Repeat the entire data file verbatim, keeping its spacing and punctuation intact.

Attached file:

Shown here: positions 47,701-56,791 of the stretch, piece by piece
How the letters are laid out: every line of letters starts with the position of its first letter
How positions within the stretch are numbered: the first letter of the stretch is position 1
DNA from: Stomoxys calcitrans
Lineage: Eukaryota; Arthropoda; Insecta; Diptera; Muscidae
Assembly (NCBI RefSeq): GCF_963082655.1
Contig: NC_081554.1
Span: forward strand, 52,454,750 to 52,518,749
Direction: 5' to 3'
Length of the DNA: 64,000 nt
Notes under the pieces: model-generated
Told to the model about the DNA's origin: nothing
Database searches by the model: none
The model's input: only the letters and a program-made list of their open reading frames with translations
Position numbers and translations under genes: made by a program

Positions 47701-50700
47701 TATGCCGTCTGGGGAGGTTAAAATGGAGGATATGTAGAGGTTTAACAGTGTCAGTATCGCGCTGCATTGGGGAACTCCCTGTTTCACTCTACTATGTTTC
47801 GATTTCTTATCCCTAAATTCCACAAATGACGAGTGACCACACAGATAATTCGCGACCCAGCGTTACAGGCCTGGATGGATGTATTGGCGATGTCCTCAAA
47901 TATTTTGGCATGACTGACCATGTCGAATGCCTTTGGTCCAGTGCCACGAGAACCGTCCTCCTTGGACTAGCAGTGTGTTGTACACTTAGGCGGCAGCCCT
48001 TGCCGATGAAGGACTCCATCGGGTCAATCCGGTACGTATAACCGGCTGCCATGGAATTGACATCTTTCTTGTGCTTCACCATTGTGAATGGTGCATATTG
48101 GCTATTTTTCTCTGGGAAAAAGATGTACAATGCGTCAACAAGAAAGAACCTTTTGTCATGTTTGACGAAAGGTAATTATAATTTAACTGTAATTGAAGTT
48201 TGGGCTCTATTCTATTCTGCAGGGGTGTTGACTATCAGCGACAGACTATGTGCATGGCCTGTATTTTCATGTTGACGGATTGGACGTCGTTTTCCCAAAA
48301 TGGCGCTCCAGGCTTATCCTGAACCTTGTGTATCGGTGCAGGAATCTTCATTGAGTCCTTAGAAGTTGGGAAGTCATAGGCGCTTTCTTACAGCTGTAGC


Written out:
Shown here: positions 47,701-56,791 of the stretch, piece by piece
How the letters are laid out: every line of letters starts with the position of its first letter
How positions within the stretch are numbered: the first letter of the stretch is position 1
DNA from: Stomoxys calcitrans
Lineage: Eukaryota; Arthropoda; Insecta; Diptera; Muscidae
Assembly (NCBI RefSeq): GCF_963082655.1
Contig: NC_081554.1
Span: forward strand, 52,454,750 to 52,518,749
Direction: 5' to 3'
Length of the DNA: 64,000 nt
Notes under the pieces: model-generated
Told to the model about the DNA's origin: nothing
Database searches by the model: none
The model's input: only the letters and a program-made list of their open reading frames with translations
Position numbers and translations under genes: made by a program

Positions 47701-50700
47701 TATGCCGTCTGGGGAGGTTAAAATGGAGGATATGTAGAGGTTTAACAGTGTCAGTATCGCGCTGCATTGGGGAACTCCCTGTTTCACTCTACTATGTTTC
47801 GATTTCTTATCCCTAAATTCCACAAATGACGAGTGACCACACAGATAATTCGCGACCCAGCGTTACAGGCCTGGATGGATGTATTGGCGATGTCCTCAAA
47901 TATTTTGGCATGACTGACCATGTCGAATGCCTTTGGTCCAGTGCCACGAGAACCGTCCTCCTTGGACTAGCAGTGTGTTGTACACTTAGGCGGCAGCCCT
48001 TGCCGATGAAGGACTCCATCGGGTCAATCCGGTACGTATAACCGGCTGCCATGGAATTGACATCTTTCTTGTGCTTCACCATTGTGAATGGTGCATATTG
48101 GCTATTTTTCTCTGGGAAAAAGATGTACAATGCGTCAACAAGAAAGAACCTTTTGTCATGTTTGACGAAAGGTAATTATAATTTAACTGTAATTGAAGTT
48201 TGGGCTCTATTCTATTCTGCAGGGGTGTTGACTATCAGCGACAGACTATGTGCATGGCCTGTATTTTCATGTTGACGGATTGGACGTCGTTTTCCCAAAA
48301 TGGCGCTCCAGGCTTATCCTGAACCTTGTGTATCGGTGCAGGAATCTTCATTGAGTCCTTAGAAGTTGGGAAGTCATAGGCGCTTTCTTACAGCTGTAGC